I’m done formal training for this year – no more races on the horizon for me. But I hope to at least maintain what I accomplished this year, and aim for a couple 5k and 10k events next year. And maybe a duathlon?
Yesterday I ran further than I ever have in my life. Fifteen kilometres. It’s no marathon, but it was definitely a challenge.
On Saturday morning I met up with a few friends and we drove to Utica, NY, for the 35th annual Boilermaker road race.
Compared to Ottawa Race Weekend (the only other race I’ve done), I definitely preferred the expo and organization of the Canadian city. The route in Utica was really beautiful with some great views, just not quite the same as running alongside the gorgeous Rideau Canal. Also not impressed that medals and t-shirts weren’t part of the registration fee; I’ll have to make do with a finishers pin instead.
I hadn’t done an intense amount of training for this, but I did hit the pavement for at least one long run per week for the last month or so. I felt really good for the first 10 kilometres, despite a couple of hills. It was probably around kilometre 12 or 13 that I ran out of energy though. I walked a good portion of the last mile or two, darting into every sprinkler or hose along the way. As a result, my time wasn’t nearly as good as I had hoped (1:48:40), but hey – I finished! And it was with a solid sprint across the line.
I’m pretty pumped I can say I ran the most competitive 15-kilometre race in the world, despite not being anywhere near competitive in it. It was, once again, a fabulous experience to hit the road with 13,000 other athletes, supported by hundreds of volunteers and spectators along the way. I love the race culture and atmosphere – so positive and encouraging. There’s an instant bond with everyone of the other runners, as we have all trained and pushed ourselves to be there. And all – okay most – of us love doing it.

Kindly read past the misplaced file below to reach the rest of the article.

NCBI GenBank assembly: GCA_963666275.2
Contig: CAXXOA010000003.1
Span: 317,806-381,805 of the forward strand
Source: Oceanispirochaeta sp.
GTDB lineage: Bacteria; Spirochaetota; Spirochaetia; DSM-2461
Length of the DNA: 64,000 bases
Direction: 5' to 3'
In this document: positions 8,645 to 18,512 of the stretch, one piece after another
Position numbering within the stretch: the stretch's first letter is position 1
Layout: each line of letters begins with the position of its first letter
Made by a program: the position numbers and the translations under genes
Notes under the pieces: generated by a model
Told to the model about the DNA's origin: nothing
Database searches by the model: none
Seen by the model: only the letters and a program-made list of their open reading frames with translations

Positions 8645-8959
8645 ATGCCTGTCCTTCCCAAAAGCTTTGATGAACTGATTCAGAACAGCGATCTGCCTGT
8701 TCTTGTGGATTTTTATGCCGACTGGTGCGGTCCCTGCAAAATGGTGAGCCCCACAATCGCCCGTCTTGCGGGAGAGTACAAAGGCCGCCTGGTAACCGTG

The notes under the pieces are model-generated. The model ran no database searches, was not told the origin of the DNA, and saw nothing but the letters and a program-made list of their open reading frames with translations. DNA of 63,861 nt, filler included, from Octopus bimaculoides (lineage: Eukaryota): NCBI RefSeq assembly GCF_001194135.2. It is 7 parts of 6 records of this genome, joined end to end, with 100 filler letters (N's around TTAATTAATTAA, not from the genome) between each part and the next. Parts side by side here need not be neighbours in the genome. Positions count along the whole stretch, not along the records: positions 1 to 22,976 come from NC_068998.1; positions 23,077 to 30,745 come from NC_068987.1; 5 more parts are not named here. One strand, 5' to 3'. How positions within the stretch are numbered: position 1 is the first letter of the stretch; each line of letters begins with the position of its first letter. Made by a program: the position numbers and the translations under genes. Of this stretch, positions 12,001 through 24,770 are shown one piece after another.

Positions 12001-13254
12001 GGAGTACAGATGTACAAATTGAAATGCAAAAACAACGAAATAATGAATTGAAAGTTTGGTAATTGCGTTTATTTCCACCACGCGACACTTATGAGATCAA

So what’s next? Well, after my muscles stop being sore I’m going to start looking into half-marathons this fall. Why not? I need another goal if I’m going to keep this up. A marathon is on my life to-do list, after all.
31. Visit the National House of Prayer
This seems to be the year of random dreams and goals happening with no prior planning. Today being Canada Day, it seemed a good time to write about my visit to the National House of Prayer in Ottawa a week and a half ago.
I made the trip up to meet with a pastor in Cuba, whom our church has been connected to since I first went to the country last spring. Our rendezvous point was NHOP, where we had a tour and had lunch with the couple who runs the centre. There are interns and groups from all over the country who stay there, visiting Parliament Hill, the MPs, and learning to pray for our government. I’ve wanted to check it out ever since I went to the U.S. house of prayer in Washington.
It was great to see an organization so passionate about making a positive difference in our country, by networking and blessing those in authority – not with angry protests or negative attacks.
I’m so thankful to live in a nation of religious freedom, of prosperity, of health and resources and incredible beauty. What a blessing to be able to call myself a Canadian.
Happy Canada Day.
12. Ride in a helicopter
This was unexpected, to say the least. An association of pilots who fly out of the Cornwall Regional Airport hold a junior aviation day a couple of times a year, to give young children the chance to experience the wonder of flight – for free. As a lover of the air myself, I asked my Little Sister Bethanie if she wanted in. She did, so on Saturday morning we headed out to Summerstown, expecting a brief jaunt over the city in a four-seater Cessna.